That doesn't happen in Volcano. Since there ARE no actual characters, and even if there were, this film lacks the guts to injure any of the main ones, a cynical kind of emotional shorthand comes into play. A few times during the movie, secondary characters die tragic yet noble deaths, all while dramatic music plays. I found this whole experience manipulative to the extreme. Some of these characters go through terrible trauma just to elicit a cheap emotional thrill. For example, one dude tries to rescue a guy from a subway car that's rapidly becoming lavafied; after he jumps out of the back of the train, he gets Wicked Witched while he heroically tosses the injured guy to safety. Clearly the filmmakers felt they needed to insert some "serious drama" into the piece, but it's all just cheap and sleazy emotional manipulation.

Bizarrely, Volcano also attempts a cheesy "we're all brothers" racial understanding theme. A gratuitous segment in which a vaguely racist white cop harasses a black guy who wants help for his neighborhood involves this theme. It ends happily, of course. Just in case we missed the point, the film ends with a wee lad surveying a crowd of adults who are covered in ash - "Look at their faces!" he squeals. "They all look the same!" Now THAT'S real subtle. Hey, I have nothing against the promotion of racial harmony, but I fail to see the point of this bit. It all seems like still more quick and dirty emotional manipulation.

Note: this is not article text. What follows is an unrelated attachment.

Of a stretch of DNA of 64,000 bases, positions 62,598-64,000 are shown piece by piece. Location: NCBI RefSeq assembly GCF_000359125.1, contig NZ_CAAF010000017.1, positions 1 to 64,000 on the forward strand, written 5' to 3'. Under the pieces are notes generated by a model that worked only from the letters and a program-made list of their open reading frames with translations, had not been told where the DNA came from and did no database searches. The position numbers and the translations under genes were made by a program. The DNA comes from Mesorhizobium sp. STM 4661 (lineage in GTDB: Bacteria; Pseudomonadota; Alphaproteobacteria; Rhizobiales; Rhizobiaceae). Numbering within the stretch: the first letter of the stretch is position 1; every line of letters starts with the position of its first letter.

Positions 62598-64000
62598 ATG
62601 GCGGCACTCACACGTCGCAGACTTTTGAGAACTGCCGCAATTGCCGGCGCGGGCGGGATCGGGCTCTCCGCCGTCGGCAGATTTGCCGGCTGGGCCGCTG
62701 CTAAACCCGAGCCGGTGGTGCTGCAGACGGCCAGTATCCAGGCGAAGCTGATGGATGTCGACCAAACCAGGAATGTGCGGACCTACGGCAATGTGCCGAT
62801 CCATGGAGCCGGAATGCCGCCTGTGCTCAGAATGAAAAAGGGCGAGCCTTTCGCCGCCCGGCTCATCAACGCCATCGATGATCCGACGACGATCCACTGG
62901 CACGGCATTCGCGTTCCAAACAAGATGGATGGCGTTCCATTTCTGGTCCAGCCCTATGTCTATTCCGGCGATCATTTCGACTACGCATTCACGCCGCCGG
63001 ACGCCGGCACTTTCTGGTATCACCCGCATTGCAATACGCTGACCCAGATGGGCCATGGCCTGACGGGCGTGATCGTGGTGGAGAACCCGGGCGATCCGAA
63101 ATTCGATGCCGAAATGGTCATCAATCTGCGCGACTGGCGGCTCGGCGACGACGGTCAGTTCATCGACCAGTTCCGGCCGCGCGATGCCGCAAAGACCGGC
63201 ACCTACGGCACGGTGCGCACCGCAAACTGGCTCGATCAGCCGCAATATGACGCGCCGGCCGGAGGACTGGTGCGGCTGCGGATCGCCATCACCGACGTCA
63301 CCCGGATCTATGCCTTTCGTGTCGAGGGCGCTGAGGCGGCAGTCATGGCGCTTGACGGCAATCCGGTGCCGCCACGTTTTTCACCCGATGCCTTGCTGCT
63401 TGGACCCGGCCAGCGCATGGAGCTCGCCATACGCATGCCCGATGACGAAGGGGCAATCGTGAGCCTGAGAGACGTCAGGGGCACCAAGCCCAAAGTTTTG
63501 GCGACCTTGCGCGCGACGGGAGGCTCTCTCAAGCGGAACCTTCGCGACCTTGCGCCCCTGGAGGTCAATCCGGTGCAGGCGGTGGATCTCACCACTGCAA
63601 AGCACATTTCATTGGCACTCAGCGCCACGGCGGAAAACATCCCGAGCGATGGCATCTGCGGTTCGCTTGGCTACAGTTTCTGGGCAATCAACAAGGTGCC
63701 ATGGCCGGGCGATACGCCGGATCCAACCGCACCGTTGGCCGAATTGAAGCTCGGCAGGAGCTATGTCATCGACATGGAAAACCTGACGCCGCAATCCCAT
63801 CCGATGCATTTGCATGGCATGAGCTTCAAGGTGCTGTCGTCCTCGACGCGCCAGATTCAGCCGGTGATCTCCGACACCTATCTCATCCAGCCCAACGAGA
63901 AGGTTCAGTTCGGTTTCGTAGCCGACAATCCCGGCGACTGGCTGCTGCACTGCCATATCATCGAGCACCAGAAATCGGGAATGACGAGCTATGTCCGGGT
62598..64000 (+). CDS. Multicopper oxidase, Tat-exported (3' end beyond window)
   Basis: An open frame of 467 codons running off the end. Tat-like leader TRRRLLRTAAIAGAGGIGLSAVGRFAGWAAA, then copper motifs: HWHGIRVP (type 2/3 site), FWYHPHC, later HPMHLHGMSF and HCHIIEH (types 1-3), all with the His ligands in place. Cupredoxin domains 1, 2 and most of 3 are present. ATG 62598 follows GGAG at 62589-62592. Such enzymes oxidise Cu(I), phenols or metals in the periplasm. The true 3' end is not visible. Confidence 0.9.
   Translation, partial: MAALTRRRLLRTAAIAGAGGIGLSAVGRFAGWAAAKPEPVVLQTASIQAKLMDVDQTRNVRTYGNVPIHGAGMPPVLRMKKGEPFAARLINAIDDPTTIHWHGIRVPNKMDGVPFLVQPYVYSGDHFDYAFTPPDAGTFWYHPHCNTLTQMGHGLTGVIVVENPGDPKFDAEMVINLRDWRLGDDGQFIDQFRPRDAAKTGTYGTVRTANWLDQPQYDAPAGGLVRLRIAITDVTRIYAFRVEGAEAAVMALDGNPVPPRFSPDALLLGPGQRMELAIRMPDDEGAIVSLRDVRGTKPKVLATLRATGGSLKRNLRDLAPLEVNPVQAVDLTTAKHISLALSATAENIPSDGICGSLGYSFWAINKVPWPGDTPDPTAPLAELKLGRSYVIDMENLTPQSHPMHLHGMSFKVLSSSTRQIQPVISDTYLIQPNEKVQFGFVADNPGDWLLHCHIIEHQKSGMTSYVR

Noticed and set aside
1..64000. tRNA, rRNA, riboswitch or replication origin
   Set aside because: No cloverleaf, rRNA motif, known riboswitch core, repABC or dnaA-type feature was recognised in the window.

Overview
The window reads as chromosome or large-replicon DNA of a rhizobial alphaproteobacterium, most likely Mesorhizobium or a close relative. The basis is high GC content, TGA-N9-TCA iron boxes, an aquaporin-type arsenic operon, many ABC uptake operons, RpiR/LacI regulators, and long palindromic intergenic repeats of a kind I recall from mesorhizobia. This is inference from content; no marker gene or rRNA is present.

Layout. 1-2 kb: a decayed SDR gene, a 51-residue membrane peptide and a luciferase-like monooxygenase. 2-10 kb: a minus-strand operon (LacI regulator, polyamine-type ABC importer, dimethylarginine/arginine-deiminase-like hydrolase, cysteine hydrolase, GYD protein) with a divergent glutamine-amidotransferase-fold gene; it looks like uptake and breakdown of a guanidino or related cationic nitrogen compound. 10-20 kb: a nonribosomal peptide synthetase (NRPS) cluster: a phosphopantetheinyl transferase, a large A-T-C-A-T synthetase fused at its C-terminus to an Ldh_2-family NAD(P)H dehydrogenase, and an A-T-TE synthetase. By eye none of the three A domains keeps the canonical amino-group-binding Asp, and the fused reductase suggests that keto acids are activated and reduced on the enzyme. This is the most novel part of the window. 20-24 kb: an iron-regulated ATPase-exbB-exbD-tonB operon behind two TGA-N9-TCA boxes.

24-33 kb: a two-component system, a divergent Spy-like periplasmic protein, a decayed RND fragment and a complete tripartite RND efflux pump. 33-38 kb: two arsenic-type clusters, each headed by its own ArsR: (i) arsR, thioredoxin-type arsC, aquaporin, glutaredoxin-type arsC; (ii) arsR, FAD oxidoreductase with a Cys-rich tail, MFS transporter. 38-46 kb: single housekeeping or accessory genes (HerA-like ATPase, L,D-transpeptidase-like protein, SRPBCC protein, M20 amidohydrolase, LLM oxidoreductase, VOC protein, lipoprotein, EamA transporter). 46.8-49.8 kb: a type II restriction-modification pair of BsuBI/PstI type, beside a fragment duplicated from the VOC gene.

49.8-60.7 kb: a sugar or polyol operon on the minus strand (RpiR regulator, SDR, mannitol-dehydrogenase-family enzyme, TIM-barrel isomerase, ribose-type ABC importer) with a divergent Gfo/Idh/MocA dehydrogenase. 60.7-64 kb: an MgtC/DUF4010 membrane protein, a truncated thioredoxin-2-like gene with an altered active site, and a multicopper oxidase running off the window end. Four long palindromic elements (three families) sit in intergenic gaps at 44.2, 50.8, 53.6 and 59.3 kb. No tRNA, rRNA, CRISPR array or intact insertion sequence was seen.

One last comment about the manipulative nature of this film: as noted earlier, Jones' daughter Hoffman apparently panics in dangerous situations and freezes. Why? So we can see Jones rescue her! This happens twice in the film. It's a pretty pathetic way to involve Our Hero in the action. It's not quite as bad as the tragic deaths, but it comes across as a ridiculously transparent plot device.

In addition to our unbelievably sketchy and undeveloped characters, we receive not even the vaguest semblance of a plot. Essentially, a volcano has appeared in L.A., and Jones has to stop it. Now, I'm no geologist or volcanologist (I'm a loveologist, baby!), but I doubt that there really IS any way to stop a volcano, much less through the pretty absurd measures on view here. Well, at least it gives the characters something today, and their actions actually seem less contrived than the ridiculous ways Our Heroes were kept in harm's way during Dante's Peak.

Ah, yes - Dante's Peak, the other volcano movie from early 1997. As with last year's Armageddon vs. Deep Impact Battle of the Plummeting Space Debris, those two inspired many long, vicious worldwide "which one's better" battles among internet geeks. Dante's Peak clearly wins out as far as realism goes, but I definitely give Volcano the nod because it's damned exciting.

At the end of the day, that's really what matters. God help me, but I enjoyed Volcano. I could spend all day picking it apart; it's one of the flimsiest houses of cinematic cards I've seen. The entire film is patently absurd. Still, even WITHOUT considerable suspension of disbelief, it does what it needs to do: it provides a tremendous amount of terrific thrills.

The main problem I had with Dante's Peak revolved around the fact that it was simply DULL. If I want to see a movie infused with realism, I'll watch Elizabeth. When I want to see stuff blow up, I'll watch Volcano. Who cares if it's true to life? It's exciting, damn it!